The Dow's downward conclusion on Friday proved to be a frightening catalyst for jittery international markets. Futures markets also suffered on Monday.
Wall Street took the day off. But concerns about European woes did not take a holiday. Nor did worries about jobs.
"When you have high unemployment, you also are gonna have consumers who are afraid to spend," said UCLA Economist Daniel Mitchell. "Investors are afraid to invest."
The four letter word on most lips these days is jobs. Some industries have them, and some businesses are bucking the trend by prospering.
"Today we have the business and we know what we have," said J.D. Kessler, owner of a Los Angeles restaurant. "That's the easy part. But predicting the future is more difficult."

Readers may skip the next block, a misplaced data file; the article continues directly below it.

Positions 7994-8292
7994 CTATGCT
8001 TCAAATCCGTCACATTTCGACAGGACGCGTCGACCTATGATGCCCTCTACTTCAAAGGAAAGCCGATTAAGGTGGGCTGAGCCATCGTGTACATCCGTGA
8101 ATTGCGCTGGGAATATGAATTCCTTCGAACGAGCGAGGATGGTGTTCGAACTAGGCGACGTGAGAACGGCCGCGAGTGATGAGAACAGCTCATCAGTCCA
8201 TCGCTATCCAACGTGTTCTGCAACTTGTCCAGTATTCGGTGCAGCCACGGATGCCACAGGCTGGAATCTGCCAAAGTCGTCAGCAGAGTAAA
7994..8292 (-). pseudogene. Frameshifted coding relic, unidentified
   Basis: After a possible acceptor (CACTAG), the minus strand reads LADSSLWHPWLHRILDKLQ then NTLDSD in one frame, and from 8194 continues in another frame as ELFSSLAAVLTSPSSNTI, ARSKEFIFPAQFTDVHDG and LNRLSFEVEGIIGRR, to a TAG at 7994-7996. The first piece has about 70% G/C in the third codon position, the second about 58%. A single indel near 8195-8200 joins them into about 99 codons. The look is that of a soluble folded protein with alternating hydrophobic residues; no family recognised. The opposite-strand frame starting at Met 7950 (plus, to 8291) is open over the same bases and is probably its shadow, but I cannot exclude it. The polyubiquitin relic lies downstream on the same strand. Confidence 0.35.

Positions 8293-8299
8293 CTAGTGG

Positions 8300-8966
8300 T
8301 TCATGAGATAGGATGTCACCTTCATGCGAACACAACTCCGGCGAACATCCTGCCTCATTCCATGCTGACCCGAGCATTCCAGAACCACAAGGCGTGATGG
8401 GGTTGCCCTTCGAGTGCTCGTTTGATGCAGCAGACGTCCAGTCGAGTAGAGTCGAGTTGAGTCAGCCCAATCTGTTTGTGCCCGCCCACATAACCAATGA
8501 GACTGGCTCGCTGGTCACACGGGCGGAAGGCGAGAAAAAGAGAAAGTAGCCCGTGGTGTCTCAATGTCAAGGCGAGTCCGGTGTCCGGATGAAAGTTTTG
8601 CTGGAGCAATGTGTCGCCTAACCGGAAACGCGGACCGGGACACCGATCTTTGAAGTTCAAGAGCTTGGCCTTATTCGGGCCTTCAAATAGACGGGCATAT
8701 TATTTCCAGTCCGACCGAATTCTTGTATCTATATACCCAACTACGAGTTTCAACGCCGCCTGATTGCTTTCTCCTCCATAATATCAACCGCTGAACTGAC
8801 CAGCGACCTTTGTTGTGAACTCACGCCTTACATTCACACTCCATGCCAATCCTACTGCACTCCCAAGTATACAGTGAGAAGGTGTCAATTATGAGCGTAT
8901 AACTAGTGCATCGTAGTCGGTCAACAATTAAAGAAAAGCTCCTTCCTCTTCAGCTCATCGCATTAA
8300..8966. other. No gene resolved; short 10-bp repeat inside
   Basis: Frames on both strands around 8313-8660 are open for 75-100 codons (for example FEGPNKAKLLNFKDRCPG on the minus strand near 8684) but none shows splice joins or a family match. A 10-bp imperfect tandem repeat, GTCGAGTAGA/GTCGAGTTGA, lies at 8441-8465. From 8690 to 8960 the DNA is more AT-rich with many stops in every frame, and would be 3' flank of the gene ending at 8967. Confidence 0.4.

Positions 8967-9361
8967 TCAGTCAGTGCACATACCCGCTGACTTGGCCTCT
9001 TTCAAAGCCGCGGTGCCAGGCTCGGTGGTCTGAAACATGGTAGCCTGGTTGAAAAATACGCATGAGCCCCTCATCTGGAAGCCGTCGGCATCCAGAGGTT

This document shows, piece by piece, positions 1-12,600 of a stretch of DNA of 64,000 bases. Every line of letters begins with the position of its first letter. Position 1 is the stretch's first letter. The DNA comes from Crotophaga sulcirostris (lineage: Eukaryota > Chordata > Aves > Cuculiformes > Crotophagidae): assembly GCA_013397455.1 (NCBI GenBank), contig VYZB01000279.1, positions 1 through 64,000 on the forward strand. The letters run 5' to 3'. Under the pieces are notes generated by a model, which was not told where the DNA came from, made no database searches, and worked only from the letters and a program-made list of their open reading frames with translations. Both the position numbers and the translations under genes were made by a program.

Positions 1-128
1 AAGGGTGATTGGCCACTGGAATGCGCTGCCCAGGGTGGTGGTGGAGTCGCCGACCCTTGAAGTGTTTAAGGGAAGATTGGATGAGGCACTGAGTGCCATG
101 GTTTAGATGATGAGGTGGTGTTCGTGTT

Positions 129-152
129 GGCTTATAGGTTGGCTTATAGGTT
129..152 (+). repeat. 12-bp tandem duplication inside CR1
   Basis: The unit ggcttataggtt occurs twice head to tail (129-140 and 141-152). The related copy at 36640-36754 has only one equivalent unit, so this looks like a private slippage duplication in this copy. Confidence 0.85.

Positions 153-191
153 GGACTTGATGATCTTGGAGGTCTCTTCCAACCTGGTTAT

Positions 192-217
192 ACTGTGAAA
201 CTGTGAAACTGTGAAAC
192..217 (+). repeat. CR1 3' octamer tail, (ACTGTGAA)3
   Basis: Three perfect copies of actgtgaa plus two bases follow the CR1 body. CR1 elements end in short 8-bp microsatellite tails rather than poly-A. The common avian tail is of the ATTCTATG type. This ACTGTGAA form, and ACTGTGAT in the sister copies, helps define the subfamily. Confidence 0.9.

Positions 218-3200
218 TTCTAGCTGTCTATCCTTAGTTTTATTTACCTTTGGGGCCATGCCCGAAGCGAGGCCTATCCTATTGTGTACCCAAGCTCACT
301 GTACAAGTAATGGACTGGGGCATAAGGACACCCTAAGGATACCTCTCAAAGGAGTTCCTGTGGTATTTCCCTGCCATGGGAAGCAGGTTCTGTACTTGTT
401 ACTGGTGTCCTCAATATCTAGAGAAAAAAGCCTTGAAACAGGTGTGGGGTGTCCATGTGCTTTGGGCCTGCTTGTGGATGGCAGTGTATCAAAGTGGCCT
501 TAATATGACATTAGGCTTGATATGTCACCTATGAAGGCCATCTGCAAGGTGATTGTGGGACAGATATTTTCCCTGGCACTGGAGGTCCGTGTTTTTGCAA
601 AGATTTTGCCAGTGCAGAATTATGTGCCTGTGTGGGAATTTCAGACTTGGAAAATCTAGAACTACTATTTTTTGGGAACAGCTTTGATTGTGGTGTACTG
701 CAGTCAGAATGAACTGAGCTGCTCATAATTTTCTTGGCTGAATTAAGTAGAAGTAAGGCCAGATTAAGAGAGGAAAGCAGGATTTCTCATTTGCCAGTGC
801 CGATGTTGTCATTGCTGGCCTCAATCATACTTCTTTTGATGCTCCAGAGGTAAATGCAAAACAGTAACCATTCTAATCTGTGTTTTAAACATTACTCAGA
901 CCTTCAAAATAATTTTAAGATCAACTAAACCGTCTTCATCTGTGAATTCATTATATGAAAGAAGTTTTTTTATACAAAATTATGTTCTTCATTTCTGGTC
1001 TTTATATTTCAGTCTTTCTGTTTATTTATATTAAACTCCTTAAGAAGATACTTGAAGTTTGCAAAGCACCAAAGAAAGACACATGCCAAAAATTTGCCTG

After nearly a billion dollars in federal stimulus, job growth nationally has been hard to come by, and even harder for a politically divided Washington to create.
"We leveled things out but we didn't really ah promote a recovery," said Mitchell.
President Obama will step before the cameras and a joint session of Congress Thursday to pitch his latest jobs plan.